Professor’s talk will help parents make child-care choices

Published 12 November 2009

margaretA public lecture in Armidale will help parents of young children make guilt-free choices when deciding whether or not to opt for child care.

“It’s not who cares for the child – it’s the quality of care,” said Professor Margaret Sims in summarising her approach to the current intense debate about parental and non-parental care.

“There’s such a focus in our society on parental care – and particularly maternal care – that parents who need to work often feel guilty about using child-care services,” she said. “And the more guilt they feel, the more difficult it is for them to do a good parenting job.

Margaret Sims (pictured here) is Professor of Early Childhood at the University of New England. “There’s a lot of research that is critical of child care,” she said, “and that adds to the guilty feelings of parents who need to work.

“There’s also a lot of research that highlights the benefits of exposing young children to a wide variety of learning experiences. But the choice between parental and non-parental care will not be an equal choice until parents’ feelings of guilt about child care are removed.”

Professor Sims’s lecture, titled “Who should care for our infants and toddlers? An examination of parental and non-parental care”, will be in Armidale Town Hall at 6.30 pm on Wednesday 18 November. This – her Inaugural Professorial Lecture – will be her introduction to the Armidale community as a leading UNE academic. Everyone is welcome to come to the free lecture, which will be followed by supper in the Town Hall foyer.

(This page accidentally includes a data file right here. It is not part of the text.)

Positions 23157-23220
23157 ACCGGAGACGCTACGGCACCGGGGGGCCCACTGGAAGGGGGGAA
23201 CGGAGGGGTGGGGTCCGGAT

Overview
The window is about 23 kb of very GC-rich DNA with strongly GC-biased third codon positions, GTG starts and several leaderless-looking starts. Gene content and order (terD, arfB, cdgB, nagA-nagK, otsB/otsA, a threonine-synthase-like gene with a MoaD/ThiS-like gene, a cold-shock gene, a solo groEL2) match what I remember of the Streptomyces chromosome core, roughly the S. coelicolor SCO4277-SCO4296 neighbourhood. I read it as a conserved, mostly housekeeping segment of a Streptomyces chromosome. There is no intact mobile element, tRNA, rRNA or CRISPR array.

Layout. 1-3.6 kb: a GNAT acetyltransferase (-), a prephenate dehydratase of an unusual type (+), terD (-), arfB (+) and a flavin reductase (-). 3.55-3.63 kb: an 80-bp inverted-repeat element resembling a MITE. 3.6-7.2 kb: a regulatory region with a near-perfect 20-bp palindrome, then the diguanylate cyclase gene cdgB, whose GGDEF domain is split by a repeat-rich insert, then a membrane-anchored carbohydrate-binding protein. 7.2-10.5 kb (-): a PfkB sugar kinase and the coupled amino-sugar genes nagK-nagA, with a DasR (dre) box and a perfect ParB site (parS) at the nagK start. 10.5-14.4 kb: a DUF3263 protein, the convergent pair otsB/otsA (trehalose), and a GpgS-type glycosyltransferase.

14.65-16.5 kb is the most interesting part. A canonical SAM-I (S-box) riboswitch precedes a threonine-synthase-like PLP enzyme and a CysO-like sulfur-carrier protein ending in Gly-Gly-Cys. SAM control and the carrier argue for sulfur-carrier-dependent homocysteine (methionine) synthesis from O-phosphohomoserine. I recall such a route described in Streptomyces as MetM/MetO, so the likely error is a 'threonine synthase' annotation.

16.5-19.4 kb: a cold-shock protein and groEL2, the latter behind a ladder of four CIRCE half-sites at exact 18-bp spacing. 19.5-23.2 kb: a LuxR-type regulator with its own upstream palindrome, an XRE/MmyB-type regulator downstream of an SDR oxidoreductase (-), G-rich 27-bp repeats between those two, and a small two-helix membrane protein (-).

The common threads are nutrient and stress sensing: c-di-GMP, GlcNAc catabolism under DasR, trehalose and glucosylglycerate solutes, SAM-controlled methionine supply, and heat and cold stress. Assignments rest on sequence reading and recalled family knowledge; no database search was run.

Professor Sims emphasised that her lecture would not be an “academic talk”, but would be aimed at helping the decision-making of people who have – or plan to have – small children. She said she would address questions such as: “What are the roles of parents and other carers in the lives of very young children in our modern world? Is maternal care the best for babies and toddlers? Are children disadvantaged by attending child care at an early age?”

Among other things, she will review research that helps to identify what very young children need from their parents and carers for healthy brain/behaviour development. Professor Sims is, herself, a leading researcher into the neurobiological effects of stress on young children.

“In a perfect world,” she said, “in which young children had the best possible opportunities for development, there would be adequate support for parents who want to stay at home, and high-quality child care for those who want to go to work.”